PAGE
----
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Louis Marks

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TV scriptwriter and producer who brought classic plays and novels to the small screen including an acclaimed version of Middlemarch

Louis Marks started out as a scholar of Renaissance Italy before spending most of his career in television drama, writing episodes of Doctor Who and producing a string of polished and intelligent adaptations of plays and novels.

A modest man who eschewed the trappings of showbusiness, he was nevertheless proud of bringing the classics of literature to a wide audience. He disliked the term period drama, with its connotations of stately homes and sumptuous costumes, and while his productions stayed faithful to their sources they were never stuck in the past.

He was fortunate to be working at the time, which has probably gone for ever, when television still championed the single play and was prepared to devote an evening to an Ibsen or a Strindberg drama. Some of his best productions were inspired by the novels of George Eliot, with Middlemarch (1994) an outstanding example of transition from page to screen.

Louis Frank Marks was born into a Jewish family in Golders Green, North London, in 1928, the son of a jeweller who imported pearls. He attended a local school, Christ's College, and went on to read history at Balliol College, Oxford, where his tutor was the Marxist historian Christopher Hill. Marks, then a member of the Communist Party, was much influenced by Hill.

From Oxford he spent three years in Florence researching a DPhil in Italian Renaissance history and he later contributed articles on the subject to scholarly journals in Italy and Britain. He also translated and edited the writings of the Italian Marxist philosopher Antonio Gramsci. In the early 1950s he was head of history at a boarding school and founded and edited the magazine Books and Bookmen.

He entered television in 1958 as a freelance writer and script editor. By this time he had met and married Sonia Herstman, who was also a Communist Party member. She was working as personal assistant to Hannah Weinstein, an American producer whose company, Sapphire Films, was responsible for The Adventures of Robin Hood, a series of half-hour episodes screened on ITV.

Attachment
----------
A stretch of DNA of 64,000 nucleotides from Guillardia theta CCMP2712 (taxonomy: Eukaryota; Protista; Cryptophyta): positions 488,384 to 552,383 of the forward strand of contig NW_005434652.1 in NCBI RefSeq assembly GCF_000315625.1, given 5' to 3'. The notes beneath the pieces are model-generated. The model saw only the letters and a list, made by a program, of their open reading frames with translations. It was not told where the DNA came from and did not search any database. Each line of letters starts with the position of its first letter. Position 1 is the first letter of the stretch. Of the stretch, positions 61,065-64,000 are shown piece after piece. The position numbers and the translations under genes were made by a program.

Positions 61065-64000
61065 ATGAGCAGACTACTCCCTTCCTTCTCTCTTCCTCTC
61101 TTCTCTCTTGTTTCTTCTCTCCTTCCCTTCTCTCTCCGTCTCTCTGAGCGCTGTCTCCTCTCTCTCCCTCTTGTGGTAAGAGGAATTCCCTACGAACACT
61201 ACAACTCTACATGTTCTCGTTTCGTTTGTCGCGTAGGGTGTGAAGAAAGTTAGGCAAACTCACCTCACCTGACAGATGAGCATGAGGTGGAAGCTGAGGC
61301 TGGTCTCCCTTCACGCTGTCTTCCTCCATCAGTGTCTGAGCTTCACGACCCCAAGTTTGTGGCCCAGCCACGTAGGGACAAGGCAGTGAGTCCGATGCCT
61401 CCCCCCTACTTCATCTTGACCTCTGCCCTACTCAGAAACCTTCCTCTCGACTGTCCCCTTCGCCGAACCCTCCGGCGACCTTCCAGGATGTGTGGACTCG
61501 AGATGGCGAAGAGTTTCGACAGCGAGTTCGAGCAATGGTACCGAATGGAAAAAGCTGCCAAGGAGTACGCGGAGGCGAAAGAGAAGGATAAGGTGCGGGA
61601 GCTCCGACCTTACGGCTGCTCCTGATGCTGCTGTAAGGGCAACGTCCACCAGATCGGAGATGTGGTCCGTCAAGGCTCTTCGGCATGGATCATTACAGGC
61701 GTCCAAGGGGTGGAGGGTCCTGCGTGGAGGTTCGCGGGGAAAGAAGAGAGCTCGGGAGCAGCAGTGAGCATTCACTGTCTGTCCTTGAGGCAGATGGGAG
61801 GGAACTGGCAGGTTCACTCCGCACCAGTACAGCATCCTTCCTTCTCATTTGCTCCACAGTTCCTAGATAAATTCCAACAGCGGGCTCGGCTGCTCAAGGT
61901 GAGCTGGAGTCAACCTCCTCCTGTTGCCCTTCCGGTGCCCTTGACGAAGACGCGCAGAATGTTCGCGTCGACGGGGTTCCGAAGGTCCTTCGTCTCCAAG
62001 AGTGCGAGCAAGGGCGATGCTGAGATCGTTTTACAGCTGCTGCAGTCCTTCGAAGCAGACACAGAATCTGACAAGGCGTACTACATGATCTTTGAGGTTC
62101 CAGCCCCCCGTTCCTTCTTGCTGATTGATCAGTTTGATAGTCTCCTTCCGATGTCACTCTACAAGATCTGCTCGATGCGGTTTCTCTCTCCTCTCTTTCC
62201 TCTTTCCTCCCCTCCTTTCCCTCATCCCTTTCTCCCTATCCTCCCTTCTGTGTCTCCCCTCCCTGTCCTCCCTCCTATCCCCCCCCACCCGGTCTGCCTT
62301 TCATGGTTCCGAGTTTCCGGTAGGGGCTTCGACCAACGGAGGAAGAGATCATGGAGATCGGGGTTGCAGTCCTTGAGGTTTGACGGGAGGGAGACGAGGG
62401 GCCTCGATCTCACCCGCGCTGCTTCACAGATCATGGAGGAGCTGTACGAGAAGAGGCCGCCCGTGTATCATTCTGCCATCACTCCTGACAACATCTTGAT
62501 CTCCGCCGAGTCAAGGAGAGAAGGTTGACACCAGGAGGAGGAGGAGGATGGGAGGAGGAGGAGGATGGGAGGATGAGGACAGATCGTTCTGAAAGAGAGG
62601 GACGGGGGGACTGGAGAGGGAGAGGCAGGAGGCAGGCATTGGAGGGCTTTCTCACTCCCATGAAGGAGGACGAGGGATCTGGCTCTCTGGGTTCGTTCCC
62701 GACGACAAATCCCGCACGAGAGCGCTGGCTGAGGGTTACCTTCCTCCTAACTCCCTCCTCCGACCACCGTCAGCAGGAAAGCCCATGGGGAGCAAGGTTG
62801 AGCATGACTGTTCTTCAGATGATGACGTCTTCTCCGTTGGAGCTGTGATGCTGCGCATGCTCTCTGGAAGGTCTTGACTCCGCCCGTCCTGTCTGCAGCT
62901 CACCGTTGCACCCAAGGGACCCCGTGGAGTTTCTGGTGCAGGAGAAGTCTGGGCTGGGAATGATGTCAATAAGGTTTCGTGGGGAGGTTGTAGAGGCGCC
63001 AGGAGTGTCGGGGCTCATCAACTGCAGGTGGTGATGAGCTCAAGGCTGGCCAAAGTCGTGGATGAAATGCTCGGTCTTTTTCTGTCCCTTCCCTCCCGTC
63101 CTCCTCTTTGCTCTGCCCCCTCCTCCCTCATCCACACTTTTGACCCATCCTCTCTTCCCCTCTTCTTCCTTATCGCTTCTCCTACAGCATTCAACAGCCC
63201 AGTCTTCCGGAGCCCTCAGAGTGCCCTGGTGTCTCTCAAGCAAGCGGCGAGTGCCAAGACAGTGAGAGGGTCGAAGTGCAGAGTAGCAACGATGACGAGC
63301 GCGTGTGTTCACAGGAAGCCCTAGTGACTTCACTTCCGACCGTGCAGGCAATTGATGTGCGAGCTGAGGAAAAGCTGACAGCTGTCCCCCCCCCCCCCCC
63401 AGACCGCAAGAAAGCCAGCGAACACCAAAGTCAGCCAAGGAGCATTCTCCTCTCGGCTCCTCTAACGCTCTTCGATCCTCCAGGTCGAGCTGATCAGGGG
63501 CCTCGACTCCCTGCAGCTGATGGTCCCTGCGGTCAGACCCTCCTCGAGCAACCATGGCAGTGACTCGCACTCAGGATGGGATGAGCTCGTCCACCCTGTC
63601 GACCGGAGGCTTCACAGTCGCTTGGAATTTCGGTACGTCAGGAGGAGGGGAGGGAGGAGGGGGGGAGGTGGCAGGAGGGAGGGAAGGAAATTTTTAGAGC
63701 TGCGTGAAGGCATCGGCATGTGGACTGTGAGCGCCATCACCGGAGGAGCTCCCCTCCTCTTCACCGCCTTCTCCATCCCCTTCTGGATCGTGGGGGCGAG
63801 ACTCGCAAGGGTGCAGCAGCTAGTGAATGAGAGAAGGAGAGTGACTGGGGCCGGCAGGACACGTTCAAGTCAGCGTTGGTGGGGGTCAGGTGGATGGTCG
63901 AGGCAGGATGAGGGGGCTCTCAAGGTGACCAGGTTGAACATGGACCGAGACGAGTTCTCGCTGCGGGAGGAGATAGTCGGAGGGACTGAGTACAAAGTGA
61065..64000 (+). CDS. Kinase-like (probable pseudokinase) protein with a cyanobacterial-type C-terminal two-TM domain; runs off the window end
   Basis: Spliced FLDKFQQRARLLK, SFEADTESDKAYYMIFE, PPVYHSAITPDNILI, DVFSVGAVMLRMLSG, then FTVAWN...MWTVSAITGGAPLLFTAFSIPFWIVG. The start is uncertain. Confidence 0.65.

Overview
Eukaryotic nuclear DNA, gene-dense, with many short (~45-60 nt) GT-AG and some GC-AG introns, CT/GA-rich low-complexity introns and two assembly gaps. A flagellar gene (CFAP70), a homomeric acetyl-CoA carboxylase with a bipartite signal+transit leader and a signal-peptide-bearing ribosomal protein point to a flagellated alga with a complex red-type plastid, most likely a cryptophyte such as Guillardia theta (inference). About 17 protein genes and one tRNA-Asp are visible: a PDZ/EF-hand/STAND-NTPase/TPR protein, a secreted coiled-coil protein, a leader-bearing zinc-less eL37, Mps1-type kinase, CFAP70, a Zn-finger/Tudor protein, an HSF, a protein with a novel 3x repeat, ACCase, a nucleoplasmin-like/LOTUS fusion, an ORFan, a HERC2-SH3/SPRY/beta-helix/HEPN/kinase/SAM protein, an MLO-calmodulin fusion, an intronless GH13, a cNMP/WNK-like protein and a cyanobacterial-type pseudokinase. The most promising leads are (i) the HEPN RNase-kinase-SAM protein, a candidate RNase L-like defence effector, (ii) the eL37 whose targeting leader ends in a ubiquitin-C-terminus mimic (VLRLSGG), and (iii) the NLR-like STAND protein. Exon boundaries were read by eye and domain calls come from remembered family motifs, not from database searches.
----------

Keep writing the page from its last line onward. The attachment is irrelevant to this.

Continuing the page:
Weinstein used the show to provide work for American writers, using pseudonyms, who had been blacklisted in Holly-wood for alleged communist activities. But the show drew on British writers as well and Marks contributed four episodes in the late-1950s.

He wrote for several other ITV dramas, including The Four Just Men, Deadline Midnight and Danger Man and was script editor on more than 50 episodes of No Hiding Place, the Scotland Yard series starring Raymond Francis. In 1967 he created Market in Honey Lane, a soap opera based on an East London street market which offered, according to the TV Times, "bustle, colour, backchat, character and humanity".

With the most ambitious set constructed by an ITV company, on a waste patch at Elstree Studios, the show ran successfully for a year and even challenged Coronation Street in the ratings, but as its appeal faded it was moved to afternoon slots and renamed Honey Lane, ending in 1969.

In 1970 Marks joined the BBC, where he wrote for the science fiction drama Doomwatch, and devised the scripts for three series of Doctor Who. He had first written for Doctor Who in 1964, his episode Planet of Giants opening the second season of the programme with the original Doctor, William Hartnell.

He returned to the show in 1972 with the four-part serial Day of the Daleks, though the script originally featured Ogrons instead of Daleks. He went on to write Planet of Evil and in 1976 The Masque of Mandragora, which drew on his studies of Renaissance Italy.

During the 1970s he moved from writing to producing and was eventually responsible for some 60 productions. Apart from a spell with Play for Today, which was principally an outlet for contemporary drama, his speciality was adaptations of classic novels and stage plays.